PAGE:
One big misconception is that you have to write a mega-seller to make the list. The majority of titles on The New York Times best-seller list only sell between 10,000 and 100,000 copies in their first year. “The Slippery Year,” a 2009 memoir by Melanie Gideon, made the list with a yearly sale of fewer than 5,000 copies.

How is this possible?

Our data set shows that just about your only chance of making the list is right after your publication date.

That’s because book sales, we discovered, follow a universal sales curve – there’s a single mathematical formula that captures the weekly sales of all books. And that sales curve has a prominent peak right after the release, meaning you sell the most copies during the first weeks after your book’s release. Fiction sales almost always peak within the first two to six weeks; for nonfiction, the peak can come any time during the first 15 weeks.

While you might assume that there would be overlooked books that build their audiences slowly and eventually make it onto the hallowed list, there really aren’t.

It’s all about the timing

In other words, what happens during a brief window of time can foretell a book’s success.

For this reason, the timing of the release matters a great deal, especially since the threshold to reach the list varies throughout the year.

In February or March, selling a few thousand copies can land a book on the best-seller list; in December – when sales skyrocket during the holidays – selling 10,000 copies a week might not guarantee a book a spot.

So when should authors publish?

It depends on their circumstances. If they lack a strong fan base, and their hope is to simply make it onto the best-seller list, it’s best to aim for February or March.

At the same time, appearing on The New York Times best-seller list doesn’t necessarily guarantee that a book will sell more copies. Research shows that appearing on the list tends to boost sales only for unknown authors, and the effect disappears after one to three weeks.

So for well-known authors or celebrities who already have built-in fan bases, appearing on the best-seller list might not matter as much. Instead, they’ll likely want to maximize sales – in which case, it’s best to publish in late October: The release will coincide with peak sales in December, when bookstores are packed with Christmas shoppers.

The good news is that if you’re like me – and have written several books that didn’t end up as best-sellers – you still have a chance to break through: Our analysis shows that only 14 percent of novelists made the list with their first book.

The Conversation

5 ways to help robots work together with people

November 28, 2018

Making the most of human-robot collaborations will require good teamwork.


Nancy Cooke

Professor of Human Systems Engineering, Arizona State University

Disclosure statement

Nancy Cooke receives funding from the Office of Naval Research Science of Autonomy program, the Air Force Office of Scientific Research Trust and Influence program and the Army Research Laboratory.

Partners: Arizona State University provides funding as a member of The Conversation US.

For most people today, robots and smart systems are servants that work in the background, vacuuming carpets or turning lights on and off. Or they’re machines that have taken over repetitive human jobs from assembly-line workers and bank tellers. But the technologies are getting good enough that machines will be able work alongside people as teammates – much as human-dog teams handle tasks like hunting and bomb detection.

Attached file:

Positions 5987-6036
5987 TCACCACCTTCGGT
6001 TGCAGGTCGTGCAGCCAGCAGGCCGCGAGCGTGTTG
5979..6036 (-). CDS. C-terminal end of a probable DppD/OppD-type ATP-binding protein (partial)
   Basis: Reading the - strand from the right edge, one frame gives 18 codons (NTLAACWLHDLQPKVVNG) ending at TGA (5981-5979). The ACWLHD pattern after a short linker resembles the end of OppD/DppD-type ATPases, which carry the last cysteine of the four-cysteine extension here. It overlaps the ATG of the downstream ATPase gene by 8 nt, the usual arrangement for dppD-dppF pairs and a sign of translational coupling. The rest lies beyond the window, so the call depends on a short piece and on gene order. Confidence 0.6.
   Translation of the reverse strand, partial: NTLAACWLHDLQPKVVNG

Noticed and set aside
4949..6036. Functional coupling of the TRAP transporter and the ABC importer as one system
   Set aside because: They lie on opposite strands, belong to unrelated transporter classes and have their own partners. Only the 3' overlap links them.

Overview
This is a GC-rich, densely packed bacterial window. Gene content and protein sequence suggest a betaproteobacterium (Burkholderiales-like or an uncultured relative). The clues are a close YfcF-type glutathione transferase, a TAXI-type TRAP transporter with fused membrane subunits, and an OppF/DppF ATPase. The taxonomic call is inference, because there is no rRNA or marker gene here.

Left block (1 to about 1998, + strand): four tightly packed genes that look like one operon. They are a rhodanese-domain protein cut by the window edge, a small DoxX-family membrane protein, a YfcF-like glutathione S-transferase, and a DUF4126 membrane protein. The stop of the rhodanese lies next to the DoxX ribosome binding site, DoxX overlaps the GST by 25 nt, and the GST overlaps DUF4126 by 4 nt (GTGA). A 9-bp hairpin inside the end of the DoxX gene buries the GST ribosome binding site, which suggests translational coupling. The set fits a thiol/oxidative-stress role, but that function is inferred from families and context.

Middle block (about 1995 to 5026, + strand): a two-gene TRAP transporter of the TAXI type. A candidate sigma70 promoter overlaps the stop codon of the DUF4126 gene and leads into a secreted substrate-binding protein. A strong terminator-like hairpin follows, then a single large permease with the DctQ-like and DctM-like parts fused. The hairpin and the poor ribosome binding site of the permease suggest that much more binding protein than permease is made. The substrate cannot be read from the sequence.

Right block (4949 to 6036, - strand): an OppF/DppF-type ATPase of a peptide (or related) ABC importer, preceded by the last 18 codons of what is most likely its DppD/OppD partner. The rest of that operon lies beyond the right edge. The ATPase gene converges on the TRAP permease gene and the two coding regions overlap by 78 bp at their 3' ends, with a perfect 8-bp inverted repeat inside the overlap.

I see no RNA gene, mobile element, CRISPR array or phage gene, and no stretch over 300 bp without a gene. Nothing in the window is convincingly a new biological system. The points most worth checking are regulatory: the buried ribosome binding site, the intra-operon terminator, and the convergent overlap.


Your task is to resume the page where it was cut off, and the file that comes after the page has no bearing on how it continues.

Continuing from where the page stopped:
There are already some early examples of robots and people teaming up. For example, soldiers use drones for surveillance and ground robots for bomb disposal as they carry out military missions. But the U.S. Army envisions increased teaming of soldiers, robots and autonomous systems in the next decade. Beyond the military, these human-robot teams will soon start working in fields as diverse as health care, agriculture, transportation, manufacturing and space exploration.

Researchers and companies are exploring lots of avenues for improving how robots and artificial intelligence systems work – and technical advances are important. As an applied cognitive scientist who has conducted research on human teaming in highly technical settings, I can say human-robot systems won’t be as good as they could be if the designers don’t understand how to engineer technologies that work most effectively with real people. A few basic concepts from the deep body of scholarly research into human teamwork can help develop and manage these new relationships.

1. Different jobs

Teams are necessarily groups of people with separate, though interdependent, roles and responsibilities. A surgical team, for instance, might include a nurse, a surgeon and an anesthesiologist. Similarly, members of a human-robot team should be assembled to take on different elements of a complex task.

Robots should do things they are best at, or that people don’t want to do – like lifting heavy items, testing chemicals and crunching data. That frees up people to do what they’re best at – like adapting to changing situations and coming up with creative solutions to problems.

A human-robot surgical team might have a human surgeon conducting laparoscopic or minimally invasive surgery with assistance from a robot manipulator with cameras that is inserted into the patient and operated externally by the surgeon. The view can be augmented by overlaying medical imaging data on the patient’s internal anatomy on the camera view.

Planning for this sort of division of labor suggests people shouldn’t replicate themselves in machines. In fact, humanoid-shaped robots or robots and AI that mimic human social behavior may mislead their human teammates into having unrealistic expectations of what they can do.